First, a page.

Wiz CMS Tutorials

Rich Editing with Custom Classes

Video Tutorial

What is meant by "custom classes"?

The Wiz CMS rich HTML editor can do a lot of neat things. Like most rich text editors it can bold, italic, insert links, make headers and paragraphs, block quotes, and all sorts of neat stuff like that.

However, what if we want to do more than that? What if we want to implement custom CSS classes for the editor to allow users to select and use...like alert boxes, or buttons, or a wider array of quote styles, etc? With Wiz's rich editor you can do exactly that.

In the Wiz Rich Editor CMS File

In the given index.php file that we've been using to set up text editing there are places where you can implement these custom classes. To do so takes editing it in 2 spots and having a tiny bit of novice JavaScript knowledge (basically the ability to know how to write out an array or object in JS).

Step 1

Not far below where you turn the WYMeditor on you'll find a variable named $classesForWYMeditor. It's currently just a blank string. We're going to fill that string with text that the PHP will then print out for JavaScript. That text will be a JavaScript array of objects. If you know how to make an array in JS using [] and an object using {} then you should be good to go in the "JavaScript knowledge needed for this" department.

The end product will be a JavaScript array where each entry is an object with a "name", "title", and "expr" property. Keep in mind that we're still in PHP...so we're going to make it a string (surrounded with quotes). It's only once the PHP prints it out into JS that it'll truly become an array. An example would look kinda like this for a single entry:

$classesForWYMeditor = "[{name:'alert-box', title:'Alert Box', expr:'p, span'}]";

Once you set this a drop-down menu will appear in the rich editor allowing the user to select an option "Alert Box". When the user does so it will apply a class "alert-box" to the user's selected element. But it will only allow them to do this on HTML tags matched by the selector expression p, span (so in this case only for a <p></p> or <span></span> type element). You can use "*" in the "expr" property if you want it be be applicable to anything.

Step 2

Technically it's now working. The user can apply styles from the rich editor and (assuming you actually defined some CSS for that style in your site) it will show properly in the site when used.

However, it's still a little hard to use in the editor because there's no styling applied in the editor. The editor is just adding and removing a style behind the scenes. To the user in the editor it looks like nothing is changing, and that makes it hard to use. But that's because we're only half done.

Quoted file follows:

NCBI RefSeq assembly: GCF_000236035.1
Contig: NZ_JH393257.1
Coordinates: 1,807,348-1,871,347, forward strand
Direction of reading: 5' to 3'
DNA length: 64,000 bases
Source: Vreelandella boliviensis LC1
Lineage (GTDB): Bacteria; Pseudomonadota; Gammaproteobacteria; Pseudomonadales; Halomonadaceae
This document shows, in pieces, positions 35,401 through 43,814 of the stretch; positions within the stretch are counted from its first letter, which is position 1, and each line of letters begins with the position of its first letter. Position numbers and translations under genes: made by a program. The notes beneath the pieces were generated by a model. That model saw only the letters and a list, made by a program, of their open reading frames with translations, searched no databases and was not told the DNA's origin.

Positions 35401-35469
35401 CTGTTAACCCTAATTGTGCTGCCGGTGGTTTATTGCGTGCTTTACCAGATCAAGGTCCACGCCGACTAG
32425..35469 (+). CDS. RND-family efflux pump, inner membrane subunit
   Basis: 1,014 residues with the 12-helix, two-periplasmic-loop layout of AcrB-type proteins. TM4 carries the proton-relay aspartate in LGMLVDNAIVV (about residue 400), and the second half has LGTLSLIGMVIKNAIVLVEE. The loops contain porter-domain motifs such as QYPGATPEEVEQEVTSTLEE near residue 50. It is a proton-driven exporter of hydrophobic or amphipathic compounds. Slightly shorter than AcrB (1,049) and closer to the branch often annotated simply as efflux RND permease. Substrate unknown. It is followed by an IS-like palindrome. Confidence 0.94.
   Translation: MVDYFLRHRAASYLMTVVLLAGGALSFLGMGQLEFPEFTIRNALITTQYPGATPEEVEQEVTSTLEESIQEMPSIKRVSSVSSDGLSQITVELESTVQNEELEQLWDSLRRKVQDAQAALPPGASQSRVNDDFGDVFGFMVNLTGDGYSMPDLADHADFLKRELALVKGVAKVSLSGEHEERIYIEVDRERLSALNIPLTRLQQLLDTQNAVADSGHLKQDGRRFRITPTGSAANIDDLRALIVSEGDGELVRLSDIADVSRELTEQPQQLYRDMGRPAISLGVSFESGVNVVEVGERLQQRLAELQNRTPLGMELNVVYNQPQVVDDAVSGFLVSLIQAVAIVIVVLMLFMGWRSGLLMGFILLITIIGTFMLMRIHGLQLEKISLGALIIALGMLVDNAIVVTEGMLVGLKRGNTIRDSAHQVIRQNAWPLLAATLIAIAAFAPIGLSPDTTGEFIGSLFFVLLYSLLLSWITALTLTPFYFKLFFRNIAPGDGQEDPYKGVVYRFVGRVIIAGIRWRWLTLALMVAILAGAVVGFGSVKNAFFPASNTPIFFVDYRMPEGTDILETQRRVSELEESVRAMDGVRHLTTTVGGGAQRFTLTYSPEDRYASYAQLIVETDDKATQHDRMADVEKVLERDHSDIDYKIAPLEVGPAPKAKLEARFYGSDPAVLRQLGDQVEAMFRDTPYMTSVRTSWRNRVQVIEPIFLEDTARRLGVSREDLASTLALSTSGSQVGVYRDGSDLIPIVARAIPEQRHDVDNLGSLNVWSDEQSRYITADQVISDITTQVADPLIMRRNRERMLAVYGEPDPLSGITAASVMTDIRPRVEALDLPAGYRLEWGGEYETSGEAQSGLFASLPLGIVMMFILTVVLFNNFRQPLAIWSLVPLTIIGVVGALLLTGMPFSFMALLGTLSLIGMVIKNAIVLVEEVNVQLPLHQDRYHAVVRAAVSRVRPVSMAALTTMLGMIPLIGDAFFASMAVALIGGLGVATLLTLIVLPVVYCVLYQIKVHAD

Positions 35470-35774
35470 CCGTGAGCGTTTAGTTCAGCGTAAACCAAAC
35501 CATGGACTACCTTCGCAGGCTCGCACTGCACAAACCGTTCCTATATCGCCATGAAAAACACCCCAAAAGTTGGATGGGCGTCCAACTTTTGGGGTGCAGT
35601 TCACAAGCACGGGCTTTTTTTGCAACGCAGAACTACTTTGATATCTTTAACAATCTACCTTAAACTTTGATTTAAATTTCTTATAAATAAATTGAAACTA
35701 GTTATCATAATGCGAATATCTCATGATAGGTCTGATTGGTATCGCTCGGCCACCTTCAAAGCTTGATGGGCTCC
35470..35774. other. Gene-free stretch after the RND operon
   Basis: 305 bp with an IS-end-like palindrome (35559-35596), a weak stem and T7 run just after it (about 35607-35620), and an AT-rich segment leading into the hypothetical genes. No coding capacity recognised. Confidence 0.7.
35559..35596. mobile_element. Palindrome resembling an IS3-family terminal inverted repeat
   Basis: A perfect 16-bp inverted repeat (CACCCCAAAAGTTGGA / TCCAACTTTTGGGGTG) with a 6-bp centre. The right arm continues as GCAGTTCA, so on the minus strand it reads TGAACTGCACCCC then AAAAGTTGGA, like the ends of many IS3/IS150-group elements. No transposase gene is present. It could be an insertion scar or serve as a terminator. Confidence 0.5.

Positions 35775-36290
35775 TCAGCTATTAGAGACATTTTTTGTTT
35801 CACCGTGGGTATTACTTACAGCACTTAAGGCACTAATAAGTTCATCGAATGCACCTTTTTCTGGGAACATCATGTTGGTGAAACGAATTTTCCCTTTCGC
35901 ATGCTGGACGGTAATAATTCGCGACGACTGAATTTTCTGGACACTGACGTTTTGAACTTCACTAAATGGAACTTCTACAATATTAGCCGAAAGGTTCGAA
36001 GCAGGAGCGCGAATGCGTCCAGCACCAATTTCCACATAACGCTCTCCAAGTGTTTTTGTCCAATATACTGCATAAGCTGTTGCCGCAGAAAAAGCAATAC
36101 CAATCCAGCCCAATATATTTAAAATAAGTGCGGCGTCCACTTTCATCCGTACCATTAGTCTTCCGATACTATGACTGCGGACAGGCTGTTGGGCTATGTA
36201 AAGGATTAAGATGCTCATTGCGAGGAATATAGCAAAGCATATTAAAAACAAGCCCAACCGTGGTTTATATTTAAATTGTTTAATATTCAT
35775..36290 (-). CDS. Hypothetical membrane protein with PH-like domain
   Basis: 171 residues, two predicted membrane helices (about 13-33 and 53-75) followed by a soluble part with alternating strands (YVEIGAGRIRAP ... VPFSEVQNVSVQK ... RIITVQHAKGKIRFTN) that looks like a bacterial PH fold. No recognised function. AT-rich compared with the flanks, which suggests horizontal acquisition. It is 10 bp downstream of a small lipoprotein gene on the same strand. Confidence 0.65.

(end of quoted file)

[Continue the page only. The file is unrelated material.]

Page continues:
The next step is to go down to the next variable, which is the $stylesForWYMeditor variable. Here we'll define some CSS that only the editor will use to represent your class within itself. You don't have to make it look just like the element in your website, just a good enough representation that the user can figure out what has that style applied to it and what doesn't.

Like before we're going to make a JS array of objects (that's actually a PHP string). You'll also notice there's already a couple defined by default to make the editor look a certain way for us. We're just going to add to that.

$stylesForWYMeditor = "[
    {name:'html,body', css:'background: #fff !important;'},
    {name:'*', css:'font-family: Helvetica, Arial, sans-serif;'},
    {name:'.alert-box', css:'color:#ff0000; padding:10px; border:1px solid #ff0000;'}
]";

The one we added was the third one. Notice that for "name" we put the selector to the style we want it to apply to, and for "css" we put our actual CSS properties. So for here we made it so that every time the user makes an element within the editor into an "Alert Box" it turns that element's text red, makes it have a little padding, and then gives it a red border. Basically making a little ugly representation of an alert box within the editor. Your website's alert box may need to look pretty, but the editor is all about utility. Just make it easy to distinguish what it is!

In Review

Keep in mind that the way this is set up you have a different CMS instance for each bit of text. That means you can control what classes are available separately for each bit of content. Don't overload your users with classes they won't need for that bit of content. You can make editing simpler by just including classes intended for that area of the site.

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